City Council to discuss pay increase Tuesday 

Santa Clarita City Hall
Santa Clarita City Hall

Santa Clarita City Council members are expected to discuss a 10% pay raise for next year’s council at Tuesday’s meeting. 

The first and only item of new business on the agenda for the council’s March 12 meeting is the discussion of an item to increase council members’ pay 5% each year since the last approved adjustment, Jan. 1, 2023, according to the agenda. It would take effect in 2025. 

The pay hike is in line with the maximum allowed under Senate Bill 329, a law authored by state Sen. Bill Dodd, D-San Francisco, who reasoned that because the compensation schedule for general law cities has not been adjusted since 1984 or kept pace with inflation, a pay hike would help councils’ diversity. 

“Because increased compensation can help individuals from across different income levels receive sufficient income from their service to help ensure that they can continue to serve the public and support their families,” according to the text of the law signed by Gov. Gavin Newsom in June 2023.  

The law sets a “salary” that a city can approve for its council members based on its population. The city of Santa Clarita’s population based on the 2022 Census Bureau data, 221,345 people, would put the city in category 2(E). For cities with a population range of 150,000 to 250,000, council members can earn $2,550 per month.  

The city is looking at a proposal that would increase compensation slightly over that, because the state law allows for an increase of up to 5% “each calendar year from the operative date of the last adjustment of the salary in effect.” 

In 2023, council member compensation increased to $2,328.28 per month; the latest increase would be a hike of $232.82, which would take their monthly salary to $2,561.11, which comes out to just over $30,700 annually. For comparison, a minimum wage salary of $15 per hour comes out to approximately $31,200 per year. 

That hike was approved in April 2022. During the discussion, Councilwoman Laurene Weste estimated she spends between 30 to 50 hours per week working on council business. Councilwoman Marsha McLean said she dedicates at least 50 hours per week as a member of the council and considers it a full-time job, according to the official minutes of the April 2022 meeting when it was approved.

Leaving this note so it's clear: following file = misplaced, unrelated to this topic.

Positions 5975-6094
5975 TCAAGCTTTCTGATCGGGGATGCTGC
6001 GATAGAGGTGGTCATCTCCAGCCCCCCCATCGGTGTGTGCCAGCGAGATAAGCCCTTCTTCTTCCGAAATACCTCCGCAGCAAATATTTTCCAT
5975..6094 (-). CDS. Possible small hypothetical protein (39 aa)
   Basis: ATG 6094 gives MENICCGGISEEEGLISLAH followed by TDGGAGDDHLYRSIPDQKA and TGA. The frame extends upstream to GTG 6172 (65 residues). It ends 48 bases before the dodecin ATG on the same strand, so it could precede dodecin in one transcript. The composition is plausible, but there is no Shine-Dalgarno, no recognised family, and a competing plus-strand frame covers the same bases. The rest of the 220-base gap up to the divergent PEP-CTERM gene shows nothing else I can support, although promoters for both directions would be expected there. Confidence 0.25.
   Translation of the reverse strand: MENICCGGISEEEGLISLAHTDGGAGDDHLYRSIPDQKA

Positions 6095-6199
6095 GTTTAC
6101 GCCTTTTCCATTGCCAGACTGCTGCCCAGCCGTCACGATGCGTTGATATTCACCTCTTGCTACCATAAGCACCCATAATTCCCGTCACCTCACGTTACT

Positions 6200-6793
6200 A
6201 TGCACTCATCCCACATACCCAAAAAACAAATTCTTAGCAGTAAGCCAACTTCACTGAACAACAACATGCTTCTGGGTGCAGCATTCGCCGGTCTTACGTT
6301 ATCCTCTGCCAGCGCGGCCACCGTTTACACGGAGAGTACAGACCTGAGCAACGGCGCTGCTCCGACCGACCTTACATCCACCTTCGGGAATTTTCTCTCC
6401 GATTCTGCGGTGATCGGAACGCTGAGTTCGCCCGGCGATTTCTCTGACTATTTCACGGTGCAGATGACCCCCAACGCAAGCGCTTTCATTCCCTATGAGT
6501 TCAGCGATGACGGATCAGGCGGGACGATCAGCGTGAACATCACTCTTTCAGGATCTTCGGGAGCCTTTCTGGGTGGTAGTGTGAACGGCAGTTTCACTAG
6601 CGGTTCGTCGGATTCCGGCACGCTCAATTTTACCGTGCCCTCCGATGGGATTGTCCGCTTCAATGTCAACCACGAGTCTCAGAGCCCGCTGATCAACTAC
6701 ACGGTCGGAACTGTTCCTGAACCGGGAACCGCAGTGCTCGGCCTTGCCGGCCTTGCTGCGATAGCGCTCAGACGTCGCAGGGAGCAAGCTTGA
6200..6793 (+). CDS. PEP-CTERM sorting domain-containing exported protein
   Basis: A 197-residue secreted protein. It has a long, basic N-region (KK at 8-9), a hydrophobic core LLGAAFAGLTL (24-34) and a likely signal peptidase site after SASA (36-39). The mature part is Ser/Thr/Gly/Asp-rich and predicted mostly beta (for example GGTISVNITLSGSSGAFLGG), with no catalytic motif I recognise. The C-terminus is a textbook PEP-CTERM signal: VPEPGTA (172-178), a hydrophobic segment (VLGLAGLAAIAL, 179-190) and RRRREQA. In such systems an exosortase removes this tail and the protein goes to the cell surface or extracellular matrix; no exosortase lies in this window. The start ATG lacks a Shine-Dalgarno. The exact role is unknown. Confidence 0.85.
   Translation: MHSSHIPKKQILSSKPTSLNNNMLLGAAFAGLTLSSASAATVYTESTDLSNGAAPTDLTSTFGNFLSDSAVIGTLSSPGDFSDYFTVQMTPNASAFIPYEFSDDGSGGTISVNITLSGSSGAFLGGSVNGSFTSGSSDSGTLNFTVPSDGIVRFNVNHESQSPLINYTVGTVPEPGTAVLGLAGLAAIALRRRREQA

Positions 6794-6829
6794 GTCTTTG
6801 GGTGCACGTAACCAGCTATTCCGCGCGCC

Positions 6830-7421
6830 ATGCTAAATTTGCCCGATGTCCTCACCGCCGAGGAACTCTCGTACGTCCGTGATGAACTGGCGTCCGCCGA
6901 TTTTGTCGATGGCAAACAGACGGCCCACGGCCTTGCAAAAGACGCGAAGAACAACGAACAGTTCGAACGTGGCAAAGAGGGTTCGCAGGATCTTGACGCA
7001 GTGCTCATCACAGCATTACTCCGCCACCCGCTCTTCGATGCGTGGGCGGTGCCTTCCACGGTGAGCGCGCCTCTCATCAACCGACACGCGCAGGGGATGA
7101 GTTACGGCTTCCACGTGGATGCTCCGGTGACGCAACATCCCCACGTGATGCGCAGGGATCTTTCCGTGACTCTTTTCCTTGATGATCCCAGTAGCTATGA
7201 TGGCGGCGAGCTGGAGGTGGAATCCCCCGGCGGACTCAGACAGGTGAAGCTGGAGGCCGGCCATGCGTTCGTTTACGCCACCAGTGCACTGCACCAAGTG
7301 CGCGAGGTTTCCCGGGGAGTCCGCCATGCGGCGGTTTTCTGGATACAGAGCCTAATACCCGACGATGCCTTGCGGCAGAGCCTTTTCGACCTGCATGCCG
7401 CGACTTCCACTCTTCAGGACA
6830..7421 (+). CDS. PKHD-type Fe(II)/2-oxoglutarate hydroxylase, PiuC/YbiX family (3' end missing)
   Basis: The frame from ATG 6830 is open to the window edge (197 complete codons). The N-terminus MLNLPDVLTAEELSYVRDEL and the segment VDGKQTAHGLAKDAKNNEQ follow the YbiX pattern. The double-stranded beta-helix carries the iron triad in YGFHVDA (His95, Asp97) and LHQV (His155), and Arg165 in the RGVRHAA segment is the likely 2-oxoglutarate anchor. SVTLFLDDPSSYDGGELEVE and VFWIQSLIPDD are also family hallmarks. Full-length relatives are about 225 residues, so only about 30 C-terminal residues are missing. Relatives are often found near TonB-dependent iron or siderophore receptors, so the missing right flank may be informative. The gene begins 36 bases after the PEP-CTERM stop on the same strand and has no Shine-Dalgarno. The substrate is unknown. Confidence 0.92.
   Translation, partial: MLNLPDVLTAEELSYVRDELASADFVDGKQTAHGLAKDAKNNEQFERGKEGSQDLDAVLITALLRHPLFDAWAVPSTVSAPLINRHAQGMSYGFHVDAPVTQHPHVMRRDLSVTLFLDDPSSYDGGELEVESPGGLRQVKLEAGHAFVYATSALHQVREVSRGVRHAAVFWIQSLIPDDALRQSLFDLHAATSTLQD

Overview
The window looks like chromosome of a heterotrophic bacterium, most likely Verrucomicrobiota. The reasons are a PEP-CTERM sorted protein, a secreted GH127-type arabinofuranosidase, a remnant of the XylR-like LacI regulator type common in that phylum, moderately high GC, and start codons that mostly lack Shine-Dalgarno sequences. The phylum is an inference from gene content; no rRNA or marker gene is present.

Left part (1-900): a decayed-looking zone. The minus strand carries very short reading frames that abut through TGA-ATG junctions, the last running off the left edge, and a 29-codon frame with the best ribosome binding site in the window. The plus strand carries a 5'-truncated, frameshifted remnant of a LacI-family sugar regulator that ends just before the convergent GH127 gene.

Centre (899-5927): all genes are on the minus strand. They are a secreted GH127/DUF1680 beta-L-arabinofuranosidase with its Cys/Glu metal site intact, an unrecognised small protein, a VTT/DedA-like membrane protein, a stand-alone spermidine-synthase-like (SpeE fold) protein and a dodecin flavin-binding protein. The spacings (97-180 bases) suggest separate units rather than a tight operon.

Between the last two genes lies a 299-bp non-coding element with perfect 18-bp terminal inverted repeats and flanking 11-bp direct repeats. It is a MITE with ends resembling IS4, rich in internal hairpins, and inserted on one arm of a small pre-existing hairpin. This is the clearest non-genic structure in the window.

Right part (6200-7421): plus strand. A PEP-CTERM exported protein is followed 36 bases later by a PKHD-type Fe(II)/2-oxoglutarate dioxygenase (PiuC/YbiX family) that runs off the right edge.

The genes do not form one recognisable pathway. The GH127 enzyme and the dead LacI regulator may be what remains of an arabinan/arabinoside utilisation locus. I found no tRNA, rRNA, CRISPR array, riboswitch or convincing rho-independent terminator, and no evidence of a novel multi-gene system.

As the proposed pay increase would take effect in January, the only council member not expecting to see any benefit would be Mayor Cameron Smyth, who said previously he’s not planning to run for reelection after redistricting meant his neighborhood wouldn’t be on the ballot in 2024. The Molina Healthcare vice president expressed ambivalence about the previous pay increase.  

The law calls for the pay increase to be approved in a two-meeting process — the first meeting would be to explain the need for the increase and the second meeting would consider adoption of the increase. 

A city of Santa Clarita official said the move was done at the request of City Manager Ken Striplin as a matter of course, “pursuant to Government Code.” 

Government Code Section 36516(a), which was amended by SB 329, sets forth basic provisions that allow regular adjustments to the City Council compensation but does not require them. 

Councilman Jason Gibbs has not yet made an announcement but his committee has raised money with the intention of running, he said recently. Mayor Pro Tem Bill Miranda, McLean and Weste are up for reelection in 2026. 

The increase also is in line with past council member pay hikes: In 2017, council members received a salary of $2,015.83 per month, a 5% hike over each of the two previous years. 

In 2019, council members approved raising that to $2,217.41 per month, which was 2.5% per year, which took effect in 2021. 

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